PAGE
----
Wireless Local Area Network (WLAN) vulnerability assessment and security
Goodwin, Michael S.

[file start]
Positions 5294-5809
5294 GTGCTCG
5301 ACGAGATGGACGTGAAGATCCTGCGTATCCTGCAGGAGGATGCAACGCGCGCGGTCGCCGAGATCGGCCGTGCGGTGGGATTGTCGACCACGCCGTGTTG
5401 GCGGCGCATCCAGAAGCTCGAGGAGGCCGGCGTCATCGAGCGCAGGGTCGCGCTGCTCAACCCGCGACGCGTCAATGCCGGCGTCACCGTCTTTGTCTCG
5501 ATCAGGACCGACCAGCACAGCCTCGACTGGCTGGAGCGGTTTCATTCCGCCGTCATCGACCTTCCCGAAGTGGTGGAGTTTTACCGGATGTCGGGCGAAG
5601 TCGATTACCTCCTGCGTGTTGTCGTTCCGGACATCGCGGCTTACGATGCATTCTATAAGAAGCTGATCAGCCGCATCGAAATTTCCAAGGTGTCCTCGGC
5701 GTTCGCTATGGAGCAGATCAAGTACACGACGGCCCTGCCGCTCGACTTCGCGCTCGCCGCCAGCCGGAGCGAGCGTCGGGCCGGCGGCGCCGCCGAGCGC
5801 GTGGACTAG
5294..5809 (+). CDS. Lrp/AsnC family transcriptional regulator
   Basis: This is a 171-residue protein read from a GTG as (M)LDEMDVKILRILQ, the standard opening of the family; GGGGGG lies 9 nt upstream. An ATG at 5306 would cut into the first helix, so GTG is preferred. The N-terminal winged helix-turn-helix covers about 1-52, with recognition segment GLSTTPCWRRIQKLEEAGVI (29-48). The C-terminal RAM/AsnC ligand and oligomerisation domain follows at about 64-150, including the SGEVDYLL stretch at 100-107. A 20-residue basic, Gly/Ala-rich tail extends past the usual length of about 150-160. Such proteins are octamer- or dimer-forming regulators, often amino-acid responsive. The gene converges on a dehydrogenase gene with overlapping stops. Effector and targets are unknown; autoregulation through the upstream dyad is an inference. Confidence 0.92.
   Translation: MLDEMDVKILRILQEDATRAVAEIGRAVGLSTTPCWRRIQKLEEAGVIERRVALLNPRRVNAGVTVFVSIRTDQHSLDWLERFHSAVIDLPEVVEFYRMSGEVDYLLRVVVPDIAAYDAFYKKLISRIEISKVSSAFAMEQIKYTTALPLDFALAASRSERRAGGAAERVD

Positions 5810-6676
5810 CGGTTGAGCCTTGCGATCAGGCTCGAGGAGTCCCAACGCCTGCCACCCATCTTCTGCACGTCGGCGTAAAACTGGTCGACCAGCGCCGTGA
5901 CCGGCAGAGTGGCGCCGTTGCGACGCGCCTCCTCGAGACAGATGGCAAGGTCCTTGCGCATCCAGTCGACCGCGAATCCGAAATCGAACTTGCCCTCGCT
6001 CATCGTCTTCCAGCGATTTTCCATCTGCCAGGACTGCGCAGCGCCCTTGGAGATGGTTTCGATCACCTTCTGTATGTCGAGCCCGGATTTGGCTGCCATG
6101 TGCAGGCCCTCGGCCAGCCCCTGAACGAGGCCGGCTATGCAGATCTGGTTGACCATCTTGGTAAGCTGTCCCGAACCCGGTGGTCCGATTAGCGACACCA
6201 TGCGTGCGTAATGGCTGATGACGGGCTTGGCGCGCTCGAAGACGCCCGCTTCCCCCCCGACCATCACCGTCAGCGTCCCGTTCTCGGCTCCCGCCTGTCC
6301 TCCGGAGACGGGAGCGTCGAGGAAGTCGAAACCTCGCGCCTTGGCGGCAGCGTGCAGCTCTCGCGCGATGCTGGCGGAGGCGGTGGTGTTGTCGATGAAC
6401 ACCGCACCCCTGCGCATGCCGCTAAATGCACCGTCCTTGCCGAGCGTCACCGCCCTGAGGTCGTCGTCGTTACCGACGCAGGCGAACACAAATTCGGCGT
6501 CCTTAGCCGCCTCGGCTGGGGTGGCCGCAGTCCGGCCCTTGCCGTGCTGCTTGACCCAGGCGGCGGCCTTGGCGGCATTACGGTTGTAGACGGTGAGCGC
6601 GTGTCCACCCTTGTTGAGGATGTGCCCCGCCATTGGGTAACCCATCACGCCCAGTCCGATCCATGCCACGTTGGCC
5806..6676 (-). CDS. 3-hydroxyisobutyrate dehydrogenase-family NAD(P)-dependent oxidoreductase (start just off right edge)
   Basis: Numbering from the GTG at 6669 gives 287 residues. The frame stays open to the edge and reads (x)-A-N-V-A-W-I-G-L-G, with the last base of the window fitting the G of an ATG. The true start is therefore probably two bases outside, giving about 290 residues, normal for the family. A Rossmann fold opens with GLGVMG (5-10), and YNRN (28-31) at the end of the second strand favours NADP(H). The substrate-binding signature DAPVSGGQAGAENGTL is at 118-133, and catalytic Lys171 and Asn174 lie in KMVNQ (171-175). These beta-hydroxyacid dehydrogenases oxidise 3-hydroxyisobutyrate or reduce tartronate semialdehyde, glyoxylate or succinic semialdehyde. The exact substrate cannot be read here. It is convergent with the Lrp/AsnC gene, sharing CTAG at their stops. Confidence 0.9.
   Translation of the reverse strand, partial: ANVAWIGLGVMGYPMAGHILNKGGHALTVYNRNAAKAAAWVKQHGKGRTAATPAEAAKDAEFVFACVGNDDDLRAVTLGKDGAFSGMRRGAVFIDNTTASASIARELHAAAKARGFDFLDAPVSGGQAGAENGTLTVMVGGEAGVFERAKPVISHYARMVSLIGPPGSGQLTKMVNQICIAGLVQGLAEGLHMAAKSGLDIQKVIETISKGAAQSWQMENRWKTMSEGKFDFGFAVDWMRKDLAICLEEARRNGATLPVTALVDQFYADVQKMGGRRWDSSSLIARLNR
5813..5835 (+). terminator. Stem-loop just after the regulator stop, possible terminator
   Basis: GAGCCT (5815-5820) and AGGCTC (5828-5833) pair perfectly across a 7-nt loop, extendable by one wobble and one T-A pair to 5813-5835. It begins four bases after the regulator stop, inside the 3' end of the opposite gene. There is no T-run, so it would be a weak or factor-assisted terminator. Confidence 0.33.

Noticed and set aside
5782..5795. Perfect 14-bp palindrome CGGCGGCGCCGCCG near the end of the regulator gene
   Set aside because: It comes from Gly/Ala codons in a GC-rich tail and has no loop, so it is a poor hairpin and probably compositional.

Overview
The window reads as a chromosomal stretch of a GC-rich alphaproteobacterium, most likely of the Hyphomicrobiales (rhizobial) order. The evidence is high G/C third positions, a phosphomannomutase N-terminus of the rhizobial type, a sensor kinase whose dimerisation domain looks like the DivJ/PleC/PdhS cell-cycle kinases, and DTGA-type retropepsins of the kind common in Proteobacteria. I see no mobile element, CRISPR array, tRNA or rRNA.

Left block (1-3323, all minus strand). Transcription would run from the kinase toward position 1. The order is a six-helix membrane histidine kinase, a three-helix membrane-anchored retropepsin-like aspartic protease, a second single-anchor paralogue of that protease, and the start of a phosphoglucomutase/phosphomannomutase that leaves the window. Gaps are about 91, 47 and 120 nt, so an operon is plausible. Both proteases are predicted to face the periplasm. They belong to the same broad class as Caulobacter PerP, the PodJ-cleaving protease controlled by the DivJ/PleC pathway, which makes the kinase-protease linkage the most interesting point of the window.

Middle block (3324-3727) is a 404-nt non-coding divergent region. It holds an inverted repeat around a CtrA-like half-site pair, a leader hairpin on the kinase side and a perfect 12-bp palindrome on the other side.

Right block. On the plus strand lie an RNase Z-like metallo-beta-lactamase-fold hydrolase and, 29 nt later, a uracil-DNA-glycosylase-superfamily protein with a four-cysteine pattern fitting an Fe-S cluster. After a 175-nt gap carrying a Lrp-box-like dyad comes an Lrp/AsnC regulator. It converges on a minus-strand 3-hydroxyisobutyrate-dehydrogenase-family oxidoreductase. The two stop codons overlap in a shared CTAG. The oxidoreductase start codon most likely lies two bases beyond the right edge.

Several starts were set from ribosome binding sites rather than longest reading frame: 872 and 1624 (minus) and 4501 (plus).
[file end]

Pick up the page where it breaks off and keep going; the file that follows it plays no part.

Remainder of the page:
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"The proliferation of wireless computer equipment and Local Area Networks (LANs) create an increasingly common and growing threat to Marine Corps Network infrastructure and communication security (COMSEC). This threat requires a capable deterrent in order to mitigate risks associated with both official and un-official wireless LANs. The potential efficiencies gained by employing wireless technology within the Marine Corps and DoD is quite significant. The Marine Corps must leverage this relatively inexpensive technology to conduct operations cheaper, faster and more effectively. However, these same wireless LAN capabilities have introduced new ways in which critical information infrastructure can be viewed, altered or even denied. This thesis proposes the assessment of multiple installations within DoD in order to identify vulnerabilities and ensure secure employment of wireless technologies. These assessments will enable the development of adequate measures to secure existing wireless transmissions and protect future transmissions from observation, modification or denial of service. This thesis will assess threats posed to network infrastructure by wireless networks and evaluate WLANs that exist within the DoD to determine adequate measures to secure transmissions made by those networks. Vulnerability assessments of multiple services at different DoD installations will be conducted in order to gather a wide range of input. These assessments will provide an indication of how DoD installations are leveraging wireless capabilities to improve support to the operating forces. These vulnerability assessments will also provide insight into the current security posture within the DoD with regard to wireless communications. The practices employed by these services will be evaluated to determine the best means of standardizing wireless security procedures within the Marine Corps. In addition, a diverse assortment of wireless software and hardware tools will be tested in order to ascertain the best methods for monitoring and securing wireless networks within DoD. The evaluation of these software and hardware tools will facilitate the creation of an inexpensive and easily distributed WLAN tool kit which can be employed at installations across DoD. The final result desired is for this research is to improve the WLAN vulnerability assessment capability within the Marine Corps." p. i.
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